I heard the winds sing in the hardwoods.
February 19, 2014
A VG Serial: Hills of Eden
In this hush, a faint stirring, a mere whisper on the precipice of dawn. A sliver of green nudges upward through moist, loamy soil, white-boned, born in the darkness, the moon has tugged at its senses, brought forth a longing for the sun with its golden light. Even now that slender shoot is turning green, green as an emerald.
A breeze is born, flourishes as if some hidden tap had been turned on, releasing that first freshet. In the breeze, a stirring whisper, a small voice calling across the earth, bidding the buds and grass to come forth, perfume the land, turn it softly from brown to green. There is a light, like the first dawning before time began, and the dark sky melts in the east, turns to ashes that fade away like smoke from yesterday’s forsaken fire. The alchemy of morning changes the pale light to gold, and the gold pours across the fields like molten honey, gentle as a hand gloved in soft velvet.
In this way, Spring comes to the Ozarks, sliding off the icy shoulders of Winter like a girlish shawl cast away by a woman grown. There is a new lilt to the melody of the creeks; the last dirty icicle stalk breaks off the craggy bluff and falls onto the muddy bank below, a crystal jewel banished from it regal crown, vanishing in a quiet torrent that washes away all traces of kingly glory.
The light zephyrs born in the night stretch and grow into breezes, rivers of air sliding down from the high ridges, wending in whispers through the trees, cool at first, then warming in the sun. These breezes take on muscle, their tendons gathering force, and become the fabled leonine winds of March chasing after the lambs that humans hope will gambol into April.
There is a chirp on the wind, as a meadowlark, sitting atop a fencepost, flaps its wings, stretches its throat to break into its morning song, a chromatic trilling of notes that slide up and down the scale with perfect pitch. There is now a harmony to the morning as the redbuds sprout their crimson flowers on the hillside and the dogwood blossoms fill the green hills with bright lights as white as the snow that wrapped their trunks in ermine a mere month ago.
The old timers plant the potatoes they have stored in the spring house or the cellar, tubers already sprouting from their eyes, on St. Patrick’s day. This is a tradition brought over from the Old Country. Some in the Ozarks still hitch the mule to a plow and plant the old-fashioned way, while others trot out the Kabota or the John Deere and dig, turning over the rich soil still chill from winter’s grip. Cherry blossoms and berry buds, Irises and crocuses, wild strawberries pushing up through the leafy compost that fell on them in the fall, and choruses of flowers in barren fields begin to yawn and stretch, awakening from deep sleeps, like chickens pipping through eggshells. There is a wonder here as if you are observing a great mind at work in some mysterious way.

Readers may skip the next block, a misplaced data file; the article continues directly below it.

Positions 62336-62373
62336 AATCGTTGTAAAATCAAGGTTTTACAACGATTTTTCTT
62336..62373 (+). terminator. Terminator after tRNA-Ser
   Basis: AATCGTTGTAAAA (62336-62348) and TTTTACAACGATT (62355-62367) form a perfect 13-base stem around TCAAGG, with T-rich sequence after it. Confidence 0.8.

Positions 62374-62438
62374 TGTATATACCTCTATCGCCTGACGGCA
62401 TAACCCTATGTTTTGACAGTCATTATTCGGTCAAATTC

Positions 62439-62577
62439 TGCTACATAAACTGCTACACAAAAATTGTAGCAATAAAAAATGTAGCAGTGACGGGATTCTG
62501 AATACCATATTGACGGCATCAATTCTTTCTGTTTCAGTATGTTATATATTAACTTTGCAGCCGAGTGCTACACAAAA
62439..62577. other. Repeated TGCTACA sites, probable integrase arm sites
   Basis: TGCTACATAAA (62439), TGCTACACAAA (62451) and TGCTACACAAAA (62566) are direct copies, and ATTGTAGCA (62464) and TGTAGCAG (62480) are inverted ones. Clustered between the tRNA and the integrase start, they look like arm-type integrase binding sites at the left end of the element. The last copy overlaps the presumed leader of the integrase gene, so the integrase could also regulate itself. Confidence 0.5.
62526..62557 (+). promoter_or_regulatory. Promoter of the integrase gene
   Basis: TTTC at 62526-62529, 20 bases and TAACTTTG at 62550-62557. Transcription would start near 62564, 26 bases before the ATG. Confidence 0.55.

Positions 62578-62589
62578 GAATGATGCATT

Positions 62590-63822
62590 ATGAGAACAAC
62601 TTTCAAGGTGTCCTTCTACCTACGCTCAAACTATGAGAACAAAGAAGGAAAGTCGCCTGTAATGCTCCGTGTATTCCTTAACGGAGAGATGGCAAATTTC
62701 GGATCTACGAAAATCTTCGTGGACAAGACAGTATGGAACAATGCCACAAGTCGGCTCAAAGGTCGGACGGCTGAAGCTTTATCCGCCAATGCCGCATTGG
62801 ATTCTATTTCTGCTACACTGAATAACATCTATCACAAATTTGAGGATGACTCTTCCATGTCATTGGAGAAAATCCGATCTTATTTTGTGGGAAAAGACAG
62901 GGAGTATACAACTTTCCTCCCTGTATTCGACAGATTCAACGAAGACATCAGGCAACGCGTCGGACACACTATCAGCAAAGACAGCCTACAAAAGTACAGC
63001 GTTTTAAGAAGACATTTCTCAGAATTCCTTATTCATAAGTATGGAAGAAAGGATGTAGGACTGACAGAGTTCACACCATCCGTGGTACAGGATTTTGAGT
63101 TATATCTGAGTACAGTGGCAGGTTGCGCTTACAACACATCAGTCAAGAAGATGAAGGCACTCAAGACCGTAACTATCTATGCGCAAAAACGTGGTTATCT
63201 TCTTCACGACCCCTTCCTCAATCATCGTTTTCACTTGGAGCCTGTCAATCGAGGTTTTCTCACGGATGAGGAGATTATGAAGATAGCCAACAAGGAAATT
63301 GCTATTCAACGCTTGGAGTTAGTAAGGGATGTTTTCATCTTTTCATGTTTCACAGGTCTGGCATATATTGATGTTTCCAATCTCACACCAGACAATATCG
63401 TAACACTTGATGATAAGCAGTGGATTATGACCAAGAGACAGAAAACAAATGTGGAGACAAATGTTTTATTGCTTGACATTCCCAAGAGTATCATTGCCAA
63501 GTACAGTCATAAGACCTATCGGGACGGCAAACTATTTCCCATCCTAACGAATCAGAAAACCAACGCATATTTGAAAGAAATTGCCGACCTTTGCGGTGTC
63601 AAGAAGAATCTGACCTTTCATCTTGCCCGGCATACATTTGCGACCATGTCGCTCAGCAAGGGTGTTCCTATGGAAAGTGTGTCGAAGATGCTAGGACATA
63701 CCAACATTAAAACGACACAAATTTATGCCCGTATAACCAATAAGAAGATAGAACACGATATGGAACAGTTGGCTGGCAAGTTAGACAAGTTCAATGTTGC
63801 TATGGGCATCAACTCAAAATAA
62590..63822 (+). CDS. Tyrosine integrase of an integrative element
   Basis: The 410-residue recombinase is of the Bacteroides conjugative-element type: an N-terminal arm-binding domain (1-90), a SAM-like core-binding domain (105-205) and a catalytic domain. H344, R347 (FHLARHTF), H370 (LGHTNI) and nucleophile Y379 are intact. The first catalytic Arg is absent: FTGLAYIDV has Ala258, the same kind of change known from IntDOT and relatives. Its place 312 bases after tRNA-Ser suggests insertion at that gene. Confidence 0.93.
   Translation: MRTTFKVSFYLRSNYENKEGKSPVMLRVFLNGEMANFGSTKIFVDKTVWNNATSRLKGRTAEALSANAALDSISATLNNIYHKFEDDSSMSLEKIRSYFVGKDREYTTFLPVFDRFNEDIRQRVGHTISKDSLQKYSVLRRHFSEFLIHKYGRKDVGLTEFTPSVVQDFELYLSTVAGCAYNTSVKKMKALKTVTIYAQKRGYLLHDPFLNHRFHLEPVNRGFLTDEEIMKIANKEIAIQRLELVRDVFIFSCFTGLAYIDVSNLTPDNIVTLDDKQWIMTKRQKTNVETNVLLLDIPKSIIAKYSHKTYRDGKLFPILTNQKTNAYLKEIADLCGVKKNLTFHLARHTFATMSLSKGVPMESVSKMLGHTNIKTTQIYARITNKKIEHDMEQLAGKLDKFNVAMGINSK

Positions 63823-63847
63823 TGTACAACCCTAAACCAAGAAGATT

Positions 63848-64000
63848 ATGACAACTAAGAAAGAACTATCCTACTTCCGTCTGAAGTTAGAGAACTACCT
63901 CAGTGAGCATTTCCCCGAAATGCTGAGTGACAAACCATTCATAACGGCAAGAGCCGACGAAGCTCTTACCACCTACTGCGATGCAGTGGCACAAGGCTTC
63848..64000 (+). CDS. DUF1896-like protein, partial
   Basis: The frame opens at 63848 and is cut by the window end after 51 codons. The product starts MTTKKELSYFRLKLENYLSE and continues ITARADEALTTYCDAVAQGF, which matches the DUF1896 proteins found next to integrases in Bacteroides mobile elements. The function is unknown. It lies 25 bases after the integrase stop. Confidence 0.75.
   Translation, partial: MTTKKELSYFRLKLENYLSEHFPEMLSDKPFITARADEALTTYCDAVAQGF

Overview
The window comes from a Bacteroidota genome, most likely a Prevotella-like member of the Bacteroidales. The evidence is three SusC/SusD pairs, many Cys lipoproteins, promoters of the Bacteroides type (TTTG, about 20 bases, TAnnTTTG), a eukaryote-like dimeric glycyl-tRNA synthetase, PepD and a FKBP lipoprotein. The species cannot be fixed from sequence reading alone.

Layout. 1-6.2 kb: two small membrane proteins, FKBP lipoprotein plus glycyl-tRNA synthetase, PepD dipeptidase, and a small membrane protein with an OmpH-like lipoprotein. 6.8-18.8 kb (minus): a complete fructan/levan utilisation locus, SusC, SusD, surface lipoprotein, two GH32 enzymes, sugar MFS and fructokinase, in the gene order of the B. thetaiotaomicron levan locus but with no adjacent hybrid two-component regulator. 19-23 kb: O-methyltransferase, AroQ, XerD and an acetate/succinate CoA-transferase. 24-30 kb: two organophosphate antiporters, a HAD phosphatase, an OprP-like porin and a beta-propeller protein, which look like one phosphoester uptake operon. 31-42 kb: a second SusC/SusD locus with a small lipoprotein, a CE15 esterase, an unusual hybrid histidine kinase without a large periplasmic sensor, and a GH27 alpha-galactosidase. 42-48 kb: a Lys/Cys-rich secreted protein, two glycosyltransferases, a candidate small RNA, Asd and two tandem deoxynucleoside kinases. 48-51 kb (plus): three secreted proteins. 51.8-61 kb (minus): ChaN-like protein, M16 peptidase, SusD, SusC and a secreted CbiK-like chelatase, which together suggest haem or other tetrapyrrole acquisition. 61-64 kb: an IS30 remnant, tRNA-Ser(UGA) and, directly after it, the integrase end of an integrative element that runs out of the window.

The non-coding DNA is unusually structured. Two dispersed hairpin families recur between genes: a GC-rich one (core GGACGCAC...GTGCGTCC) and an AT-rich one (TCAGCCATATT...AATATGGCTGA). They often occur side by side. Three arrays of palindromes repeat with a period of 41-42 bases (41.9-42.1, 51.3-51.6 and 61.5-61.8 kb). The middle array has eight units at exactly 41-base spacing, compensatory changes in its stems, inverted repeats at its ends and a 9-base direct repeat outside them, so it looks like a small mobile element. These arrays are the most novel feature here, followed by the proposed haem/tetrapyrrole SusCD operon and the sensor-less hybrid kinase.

The deciduous trees, the trees that were bare and encased in ice stand as silent sentinels over all this burgeoning life, their limbs spewing little sprigs of green and red, golden tassels, fragrant blossoms that flutter and dance on the swaying limbs like ballet dancers emerging from the wings on a bare stage.
The multitude of transformations is startling to any who would observe the magnificent process. Spring in the Ozarks, as elsewhere, has become a tradition, almost commonplace, despite the visual delights it brings to all who look and listen. The wind seems to play a great role in all the seasons, for in the fall, it strips the trees of dead leaves and gives us a glimpse into the deep woods, the lake that has lain there, invisible, all summer long. We can see the animal paths and the outlines of ridges, the contour of hollows, the very essence of the mystery that has kept hidden the deer, the turkey, the gray and fox squirrels, the quail, all the birds nestled behind lush boughs while their songs float through veils of green curtains concealing the singers.
Mark Twain wrote about part of the mysterious process of rebirth that comes with the spring winds, most eloquently and beautifully, and we cannot improve upon his exquisite vision and insight:
“Then the wind waves the branches,” he wrote, “and the sun comes out and turns all those myriads of beads and drops to prisms that glow and burn and flash with all manner of colored fires , which change and change again with inconceivable rapidity from blue to red, from red to green, from green to gold—the tree becomes a spraying fountain, a very explosion of dazzling jewels, and it stands there, the acme, the climax, the supremest possibility in art or nature, of bewildering, intoxicating, intolerable magnificence.”
Twain finishes up, by saying, “One cannot make the words too strong.”
And, after all this, with the wind singing in the hardwoods, the colors peeping out from every corner of the world, the birds proclaiming dominion and reincarnation, with the first blush of an Ozarks spring on our faces and in our hearts, we search for the camera that will claim and portray it, for the paints on the easel that will capture it all on canvas, and the words to describe and explain it. Alas, we cannot hope to match the subtleties, the glory, the harmony, the melody, that touches us each newborn Spring in these Ozarks hills.
We are left only to watch and wonder as we swim in these exhilarating rivers of wind that blow so far and warm over this enchanted land, and beside the rows of potatoes, plant seeds that will become our garden.
Hills of Eden will be published every Monday, Wednesday, and Friday.
Please click the title, Hills of Eden, to read more about Jory Sherman and his books.